And I really doubt that pain thresholds have anything to do with the argument against women warriors. Men and women alike are capable of enduring massive amounts of pain with the right mindset. I don’t think there’s any way to compare them.

    Men are absolutely better warriors. You'd be stupid to say that isn't true.

    And actually, men are better at nearly everything.

    And actually, men are better at nearly everything.

    Troller or not a troller? I don’t want to assume and then look like an idiot, because everyone knows what happens when you assume…


    Seems like a pretty plausible assumption to me.


    I’d say a troll, and a dumb one to boot.

    • CommentTimeJul 22nd 2010

    I’d say a troll, but I can’t tell its intelligence from this post alone.

    • CommentTimeJul 22nd 2010 edited

    Get back to gardenshed, troll. And make me a spice rack.

    • CommentAuthorNo One
    • CommentTimeJul 24th 2010

    There was an experiment on a science program called Catalyst about the pain threshold between man and women. Women rules when it comes to coping with ridiculous pain. (The result was Woman = 10 hours and Man = 6 hours. Something about contractions, I can’t remember.)

    That aside, I have to agree that it’s all down to psychology.

    What about those science/medical articles that says some people have no sensory thingies (can’t feel pain)? Would that be better in battle?

    Oh hey, Troll Alert.

    • CommentTimeJul 24th 2010

    Paolini’s critics agree, not feeling pain wold be extremely detrimental to battle (you wouldn’t even notice as you bled to death). People who are born with that condition often don’t survive to adulthood, because they simply don’t ntice things like scrapes and cuts, which can become infected without their knowledge. Pain is, above all, a protective reaction. This thing is causing damage, get it away from me! This fire is hot enough to cause permanent scarring, get away from it! This mosquito-bite is larger and more annoying than the average… I’d better see someone about it!

    • CommentAuthormelanthes
    • CommentTimeJul 24th 2010

    People with those conditions (there’s more than one cause) have to be really careful not to injure themselves, because they won’t realise through pain that they have injured themselves e.g. they won’t realise that they’ve got really bad burns from a hot pan. So, in a battle, they wouldn’t necessarily realise that they’d been badly wounded. I would imagine that would make them very good fighters for a time, but also that that time would be quite short, because they wouldn’t necessarily perceive wounds and would perhaps then die of blood loss etc. To my mind, if you had unlimited troops who couldn’t perceive or couldn’t react appropriately to pain, then you’d have a pretty useful army (assuming they were well-trained and well-fed etc. and you didn’t mind, on a moral level, a large number of your forces dying). On the other hand, I would think your chances, as an individual with such a condition, of surviving in a battle would be quite low.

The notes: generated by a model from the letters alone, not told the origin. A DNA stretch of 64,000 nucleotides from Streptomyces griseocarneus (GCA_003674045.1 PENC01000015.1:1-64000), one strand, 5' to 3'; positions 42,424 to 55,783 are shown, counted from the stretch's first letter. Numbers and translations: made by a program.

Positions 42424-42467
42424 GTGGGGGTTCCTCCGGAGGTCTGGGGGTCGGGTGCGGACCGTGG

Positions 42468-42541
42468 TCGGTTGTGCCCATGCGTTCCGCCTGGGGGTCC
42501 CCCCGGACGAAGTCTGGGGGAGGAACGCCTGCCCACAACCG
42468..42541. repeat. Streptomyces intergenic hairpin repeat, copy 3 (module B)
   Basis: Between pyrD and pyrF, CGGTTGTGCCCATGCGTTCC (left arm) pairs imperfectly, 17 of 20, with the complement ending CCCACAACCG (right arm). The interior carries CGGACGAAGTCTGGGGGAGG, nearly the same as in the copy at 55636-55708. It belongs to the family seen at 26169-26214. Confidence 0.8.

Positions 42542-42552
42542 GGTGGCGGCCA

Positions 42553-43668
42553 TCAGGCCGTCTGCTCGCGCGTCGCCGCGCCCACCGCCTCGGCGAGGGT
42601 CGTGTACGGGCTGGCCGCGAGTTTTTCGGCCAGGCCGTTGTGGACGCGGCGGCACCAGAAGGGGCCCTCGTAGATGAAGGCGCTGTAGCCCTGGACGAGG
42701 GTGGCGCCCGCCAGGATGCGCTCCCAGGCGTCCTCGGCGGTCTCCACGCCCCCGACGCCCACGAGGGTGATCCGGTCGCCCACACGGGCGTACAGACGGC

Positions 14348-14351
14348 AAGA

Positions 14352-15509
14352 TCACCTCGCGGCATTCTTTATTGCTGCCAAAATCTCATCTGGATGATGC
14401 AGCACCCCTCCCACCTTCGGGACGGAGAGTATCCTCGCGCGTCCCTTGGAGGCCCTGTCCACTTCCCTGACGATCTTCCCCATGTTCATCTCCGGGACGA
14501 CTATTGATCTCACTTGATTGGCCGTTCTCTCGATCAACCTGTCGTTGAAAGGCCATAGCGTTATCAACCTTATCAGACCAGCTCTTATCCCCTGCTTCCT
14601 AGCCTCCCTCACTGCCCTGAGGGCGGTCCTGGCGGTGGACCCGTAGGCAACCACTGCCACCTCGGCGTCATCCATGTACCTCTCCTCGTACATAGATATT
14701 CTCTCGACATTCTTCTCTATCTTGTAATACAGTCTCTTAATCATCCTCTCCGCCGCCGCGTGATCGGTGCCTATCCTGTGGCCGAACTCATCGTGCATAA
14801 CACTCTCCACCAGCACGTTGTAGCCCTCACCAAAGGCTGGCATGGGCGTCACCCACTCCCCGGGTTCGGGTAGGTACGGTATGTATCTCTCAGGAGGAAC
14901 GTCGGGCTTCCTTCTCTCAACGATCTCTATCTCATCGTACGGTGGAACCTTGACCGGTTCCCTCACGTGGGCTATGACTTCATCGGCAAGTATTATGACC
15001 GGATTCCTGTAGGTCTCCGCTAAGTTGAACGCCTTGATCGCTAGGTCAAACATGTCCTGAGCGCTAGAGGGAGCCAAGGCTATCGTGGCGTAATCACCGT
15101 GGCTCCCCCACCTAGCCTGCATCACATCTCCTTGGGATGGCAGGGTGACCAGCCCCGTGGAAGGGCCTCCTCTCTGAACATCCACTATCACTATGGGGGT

^ Newborns? :P I thought that was leprosy- not registering pain. Or maybe just a sympton of leprosy.

    I do think women would be on the losing end of an honest, my strength vs. your strength fight. That’s pretty obvious? But there’s obviously been some awesome women warriors. Boudicca, Fa Mulan, (is she real life? I don’t remember.) Anne Bonny, Deborah, etc.

    • CommentAuthormelanthes
    • CommentTimeJul 25th 2010

    @ SweetRunningBreeze

    I take it you mean Twilight vampire newborns. Not quite, because newborns are stronger than the average vampire, so less likely to be killed, I assume, whereas people who can’t feel any pain would be, I think, more likely to die in battle overall.

    Not feeling pain is a symptom of leprosy, because frequently the nerve endings have died (I think that’s what happens), so you lose all sensation. That might actually make you a worse warrior, because you wouldn’t be able to tell if you were still holding onto your weapons, if you’d lost all sensation, without visually checking. I was more thinking of something like familial dysautonomia or other forms of congenital insensitivity to pain.

    • CommentTimeJul 25th 2010

    But there’s obviously been some awesome women warriors. Boudicca,

    Boudicca’s my woman. You know history is awesome when your homeplace has its own legends that Boudicca is buried a couple of miles away.

    ...I wish I had a time machine. :/


    Earth to Jeni: Britain has Dr Who and a TARDIS. Just go find ‘em!

    • CommentTimeJul 30th 2010 edited
    I personally wouldn't mind seeing the battle. But I wouldn't care to be near it.

    To top it off those guys (The legionaries) would have REEKED of garlic and onions.


    Another thing.

    Due to genetics most women are 45-50% weaker then men. I remember reading an Airborne soldier saying that their class started out with 200 women and at the end all of said women had been sent back because of broken bones.

    In Israel they don't allow women in combat positions because when they got wounded, male soldiers would forget everything and go into a killing rage when they saw the woman get hurt.